Percy Grainger     (St Laurent Studio YSL 78-280)
Item# P1193
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Product Description

Percy Grainger     (St Laurent Studio YSL 78-280)
P1193. PERCY GRAINGER: Sonata #3 in f (Brahms); Sonata #3 in b (Chopin); Wedding Day at Troldhaugen (Grieg); Paraphrase on Tschaikowsky's Flower Waltz (Played by the Composer). (Canada) St Laurent Studio YSL 78-280, recorded 1924-26. Transfers by Yves St Laurent.


"Percy Grainger was known during his lifetime as a virtuoso pianist and arranger of popular English folk song. Grainger's early reputation was as a brilliant and eccentric pianist, and it was this talent that not only provided his income for the rest of his life, but also brought him into contact with other composers. Grieg and Delius, in particular, had great influence on Grainger's development of a sympathy and sensitivity toward unique national and folk styles."

- Rovi,

gPercy Grainger was an Australian-born composer, arranger and pianist. In the course of a long and innovative career he played a prominent role in the revival of interest in British folk music in the early years of the 20th century. He also made many adaptations of other composers' works. Although much of his work was experimental and unusual, the piece with which he is most generally associated is his piano arrangement of the folk-dance tune eCountry Gardensf. As his stature in the music world increased, Grainger became acquainted with many of its leading figures, including Vaughan Williams, Elgar, Richard Strauss and Debussy. In 1907 he met Frederick Delius, with whom he achieved an immediate rapport – the two musicians had similar ideas about composition and harmony, and shared a dislike for the classical German masters. Both were inspired by folk music; Grainger gave Delius his setting of the folksong eBrigg Fairf, which the older composer developed into his famous orchestral rhapsody, dedicated to Grainger. The two remained close friends until Delius's death in 1934.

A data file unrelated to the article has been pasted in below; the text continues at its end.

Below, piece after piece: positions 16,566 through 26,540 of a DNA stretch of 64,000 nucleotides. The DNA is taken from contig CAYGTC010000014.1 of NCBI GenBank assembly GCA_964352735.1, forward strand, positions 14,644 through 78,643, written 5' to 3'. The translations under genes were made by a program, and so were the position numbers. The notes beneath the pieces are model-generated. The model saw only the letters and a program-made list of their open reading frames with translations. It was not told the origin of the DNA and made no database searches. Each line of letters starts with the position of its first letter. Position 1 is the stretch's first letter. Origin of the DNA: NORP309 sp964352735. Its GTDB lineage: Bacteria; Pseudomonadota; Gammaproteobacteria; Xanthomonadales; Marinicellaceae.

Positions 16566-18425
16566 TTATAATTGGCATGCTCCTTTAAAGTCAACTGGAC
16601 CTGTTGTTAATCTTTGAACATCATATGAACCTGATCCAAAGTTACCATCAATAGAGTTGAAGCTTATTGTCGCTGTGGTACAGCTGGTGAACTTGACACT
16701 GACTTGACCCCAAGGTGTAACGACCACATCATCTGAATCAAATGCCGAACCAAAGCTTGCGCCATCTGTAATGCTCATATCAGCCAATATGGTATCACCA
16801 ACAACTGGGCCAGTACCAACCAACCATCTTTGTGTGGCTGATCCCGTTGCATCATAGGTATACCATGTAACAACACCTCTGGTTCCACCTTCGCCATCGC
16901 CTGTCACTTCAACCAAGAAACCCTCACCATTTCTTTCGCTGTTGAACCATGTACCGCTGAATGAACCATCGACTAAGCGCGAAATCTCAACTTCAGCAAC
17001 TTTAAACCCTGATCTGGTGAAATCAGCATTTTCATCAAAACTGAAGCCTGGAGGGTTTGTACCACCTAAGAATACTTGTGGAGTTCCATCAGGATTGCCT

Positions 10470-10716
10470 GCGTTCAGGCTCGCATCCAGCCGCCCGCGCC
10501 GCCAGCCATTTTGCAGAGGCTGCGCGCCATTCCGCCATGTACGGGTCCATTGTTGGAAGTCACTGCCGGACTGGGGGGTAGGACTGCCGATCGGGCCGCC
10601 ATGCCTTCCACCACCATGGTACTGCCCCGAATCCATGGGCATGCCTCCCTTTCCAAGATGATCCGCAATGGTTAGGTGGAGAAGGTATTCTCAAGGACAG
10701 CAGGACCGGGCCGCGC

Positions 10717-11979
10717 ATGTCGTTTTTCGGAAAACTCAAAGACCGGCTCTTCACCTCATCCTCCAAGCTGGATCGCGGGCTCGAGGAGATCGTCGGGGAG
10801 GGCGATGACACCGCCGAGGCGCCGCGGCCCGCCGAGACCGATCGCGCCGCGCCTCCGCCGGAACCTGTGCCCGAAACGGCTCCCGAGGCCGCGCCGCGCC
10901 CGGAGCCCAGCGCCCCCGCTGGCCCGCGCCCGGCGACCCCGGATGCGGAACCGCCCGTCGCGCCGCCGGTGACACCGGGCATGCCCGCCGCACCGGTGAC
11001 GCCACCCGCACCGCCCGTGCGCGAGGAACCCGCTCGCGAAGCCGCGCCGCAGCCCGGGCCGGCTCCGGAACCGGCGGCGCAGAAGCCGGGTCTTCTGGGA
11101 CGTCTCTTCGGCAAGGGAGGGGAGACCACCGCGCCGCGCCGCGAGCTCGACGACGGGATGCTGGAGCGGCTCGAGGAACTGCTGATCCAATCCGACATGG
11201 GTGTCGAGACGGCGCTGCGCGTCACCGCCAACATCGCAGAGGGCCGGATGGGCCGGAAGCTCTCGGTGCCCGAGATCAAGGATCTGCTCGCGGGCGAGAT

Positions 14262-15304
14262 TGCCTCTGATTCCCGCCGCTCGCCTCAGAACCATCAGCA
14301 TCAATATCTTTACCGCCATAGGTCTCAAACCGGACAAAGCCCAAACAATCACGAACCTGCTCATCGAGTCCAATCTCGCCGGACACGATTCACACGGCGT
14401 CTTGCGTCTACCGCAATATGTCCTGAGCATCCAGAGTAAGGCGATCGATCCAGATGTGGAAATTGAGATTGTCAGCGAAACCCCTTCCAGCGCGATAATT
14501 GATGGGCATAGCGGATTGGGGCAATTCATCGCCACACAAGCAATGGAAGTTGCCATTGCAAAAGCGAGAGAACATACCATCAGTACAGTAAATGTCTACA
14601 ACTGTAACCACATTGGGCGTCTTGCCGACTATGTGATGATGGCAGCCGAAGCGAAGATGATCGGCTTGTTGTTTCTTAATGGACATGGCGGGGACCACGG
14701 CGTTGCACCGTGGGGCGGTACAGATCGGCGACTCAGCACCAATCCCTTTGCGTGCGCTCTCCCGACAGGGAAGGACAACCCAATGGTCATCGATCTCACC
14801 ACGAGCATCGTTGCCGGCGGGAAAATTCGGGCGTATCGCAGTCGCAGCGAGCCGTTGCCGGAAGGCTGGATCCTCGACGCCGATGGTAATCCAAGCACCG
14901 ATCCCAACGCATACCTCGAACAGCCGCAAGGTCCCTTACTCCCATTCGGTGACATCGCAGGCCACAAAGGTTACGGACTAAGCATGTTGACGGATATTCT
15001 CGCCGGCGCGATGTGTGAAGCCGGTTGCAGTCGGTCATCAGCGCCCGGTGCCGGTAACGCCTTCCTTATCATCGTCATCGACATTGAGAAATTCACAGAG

Grainger first met Grieg in May 1906. As a student Grainger had learned to appreciate the Norwegian's harmonic originality, and by 1906 had several Grieg pieces in his concert repertoire, including the piano concerto. Grieg was greatly impressed with Grainger's playing, and wrote that the Australian was ea genius that we Scandinavians cannot do other than lovef. Through 1906–7 the two maintained a mutually complimentary correspondence, which culminated in Grainger's ten-day visit in July 1907 to the composer's Norwegian home, eTroldhaugenf near Bergen. Here the two spent much time revising and rehearsing the piano concerto in preparation for that year's Leeds Festival. Their plans for a long-term working relationship were thwarted by Grieg's sudden death in September 1907; this relatively brief acquaintance had a considerable impact on Grainger, and he championed Grieg's music for the rest of his life.h

- Z. D. Akron

gEach of these disks, from Canadian engineer Yves St Laurentc [feature] St Laurentfs natural transfer – made without filtering, like all his dubbings – it is easy to listen to, despite the surface noise.h

- Tully Potter, CLASSICAL RECORD QUARTERLY, Summer, 2011